Career Stories

Aisling Farinella

Stylist, Creative Director & Consultant

Fashion Designer

What type of formal education or training did you pursue and how has it influenced your career?

I have a Bachelor of Arts degree from UCD and a Masters in Film & Television Studies from DCU. I was never sure what I wanted to do or ‘be’, but went for the MA after falling in love with Italian neorealism during my Arts degree.

Finishing the Masters I still had no real plan of action and went to work in the box office at the Irish Film Institute. I met some amazing people there and started to assist on some short film projects. I was doing everything from making tea to assisting with wardrobe. Following a series of these assisting jobs and personal life events, a fashion photographer, seeing that I was doing some wardrobe bits, asked me if I’d like to style a fashion shoot for him.

I completely fell in love with styling from that very first shoot. I loved how collaborative the process was and how everything came together in a much quicker timeframe than film. I felt that everything I loved about cinema and studying images, from lighting to mise en scene, semiology to social context, could be applied to styling and fashion photography .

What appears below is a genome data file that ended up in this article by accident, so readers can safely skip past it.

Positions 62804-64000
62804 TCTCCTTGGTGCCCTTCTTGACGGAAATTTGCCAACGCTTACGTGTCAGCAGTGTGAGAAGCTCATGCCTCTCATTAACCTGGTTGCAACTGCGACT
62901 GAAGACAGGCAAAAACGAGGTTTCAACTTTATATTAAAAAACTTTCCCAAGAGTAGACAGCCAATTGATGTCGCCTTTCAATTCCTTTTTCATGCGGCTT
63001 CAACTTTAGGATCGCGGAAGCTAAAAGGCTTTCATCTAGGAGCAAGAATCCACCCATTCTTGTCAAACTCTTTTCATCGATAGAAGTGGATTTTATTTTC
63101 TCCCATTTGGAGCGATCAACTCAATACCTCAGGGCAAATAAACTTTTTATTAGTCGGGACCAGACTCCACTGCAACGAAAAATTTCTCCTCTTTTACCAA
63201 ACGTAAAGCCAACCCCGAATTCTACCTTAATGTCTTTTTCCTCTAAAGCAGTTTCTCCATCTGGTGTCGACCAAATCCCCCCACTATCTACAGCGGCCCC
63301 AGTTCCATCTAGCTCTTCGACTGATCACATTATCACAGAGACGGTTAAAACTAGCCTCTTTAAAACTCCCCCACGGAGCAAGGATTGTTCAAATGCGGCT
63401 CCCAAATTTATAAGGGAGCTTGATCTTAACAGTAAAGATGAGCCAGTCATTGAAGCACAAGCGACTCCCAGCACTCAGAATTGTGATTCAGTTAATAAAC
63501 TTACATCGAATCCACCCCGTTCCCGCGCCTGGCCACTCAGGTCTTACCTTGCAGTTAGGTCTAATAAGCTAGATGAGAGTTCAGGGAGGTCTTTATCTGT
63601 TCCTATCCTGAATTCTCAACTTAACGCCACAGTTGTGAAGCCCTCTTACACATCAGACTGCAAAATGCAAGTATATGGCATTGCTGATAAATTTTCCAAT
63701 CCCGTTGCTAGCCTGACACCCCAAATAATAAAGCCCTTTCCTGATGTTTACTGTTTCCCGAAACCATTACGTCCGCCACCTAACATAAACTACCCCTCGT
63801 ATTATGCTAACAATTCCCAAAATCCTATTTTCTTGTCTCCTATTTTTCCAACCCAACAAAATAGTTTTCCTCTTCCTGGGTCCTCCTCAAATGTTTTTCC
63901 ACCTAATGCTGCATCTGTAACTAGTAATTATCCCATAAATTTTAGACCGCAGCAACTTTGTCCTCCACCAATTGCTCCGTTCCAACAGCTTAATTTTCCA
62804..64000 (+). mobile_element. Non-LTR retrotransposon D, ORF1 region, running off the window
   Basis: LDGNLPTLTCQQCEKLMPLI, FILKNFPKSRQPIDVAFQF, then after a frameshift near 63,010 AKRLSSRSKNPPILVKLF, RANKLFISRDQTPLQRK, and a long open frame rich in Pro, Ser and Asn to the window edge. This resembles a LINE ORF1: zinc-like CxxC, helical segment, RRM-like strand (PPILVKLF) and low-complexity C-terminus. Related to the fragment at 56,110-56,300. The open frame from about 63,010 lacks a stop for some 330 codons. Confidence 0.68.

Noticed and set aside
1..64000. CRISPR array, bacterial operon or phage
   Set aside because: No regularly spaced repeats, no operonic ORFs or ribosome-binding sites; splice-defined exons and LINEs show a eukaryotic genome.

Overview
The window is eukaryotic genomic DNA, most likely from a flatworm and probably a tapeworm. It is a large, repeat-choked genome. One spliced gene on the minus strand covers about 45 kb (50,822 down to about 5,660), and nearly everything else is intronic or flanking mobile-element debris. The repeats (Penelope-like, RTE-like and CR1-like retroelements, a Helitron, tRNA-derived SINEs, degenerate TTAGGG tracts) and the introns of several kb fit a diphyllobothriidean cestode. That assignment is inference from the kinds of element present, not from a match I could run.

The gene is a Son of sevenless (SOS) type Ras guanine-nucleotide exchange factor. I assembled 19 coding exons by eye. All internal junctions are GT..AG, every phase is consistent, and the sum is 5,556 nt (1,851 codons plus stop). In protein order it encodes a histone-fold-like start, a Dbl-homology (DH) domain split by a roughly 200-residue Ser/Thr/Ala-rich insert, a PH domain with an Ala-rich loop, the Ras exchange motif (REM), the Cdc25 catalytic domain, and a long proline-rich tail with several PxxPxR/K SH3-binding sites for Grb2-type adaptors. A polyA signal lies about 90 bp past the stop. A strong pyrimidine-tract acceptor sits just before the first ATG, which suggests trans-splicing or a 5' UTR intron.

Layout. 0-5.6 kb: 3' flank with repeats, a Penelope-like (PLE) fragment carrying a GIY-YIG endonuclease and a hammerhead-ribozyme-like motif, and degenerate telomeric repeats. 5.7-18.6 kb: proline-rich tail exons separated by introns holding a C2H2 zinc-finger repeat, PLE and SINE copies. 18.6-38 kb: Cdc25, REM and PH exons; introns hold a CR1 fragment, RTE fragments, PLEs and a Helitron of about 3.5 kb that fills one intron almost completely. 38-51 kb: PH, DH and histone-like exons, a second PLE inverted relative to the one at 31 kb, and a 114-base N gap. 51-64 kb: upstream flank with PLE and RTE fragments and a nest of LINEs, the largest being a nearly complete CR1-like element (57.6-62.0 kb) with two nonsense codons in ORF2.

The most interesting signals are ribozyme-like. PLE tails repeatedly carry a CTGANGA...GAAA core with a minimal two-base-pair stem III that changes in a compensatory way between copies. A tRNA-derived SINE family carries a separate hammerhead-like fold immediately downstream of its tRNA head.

How has your career evolved over the years – did you start in another discipline before transitioning to your current field?

Working as a stylist for over 20 years my career has naturally developed from styling into creative direction and consultancy. In reality, all stylists are creative directors and consultants but it varies for each individual how their career evolves; how much they push into these different aspects of their work and their strengths.

Coming from a non-fashion education background, I have always approached fashion with a different perspective. I have a cross disciplinary outlook which has progressed my connection to design and arts communities and institutions over the years.

Were there any pivotal moments, insights or decisions that significantly impacted your career path?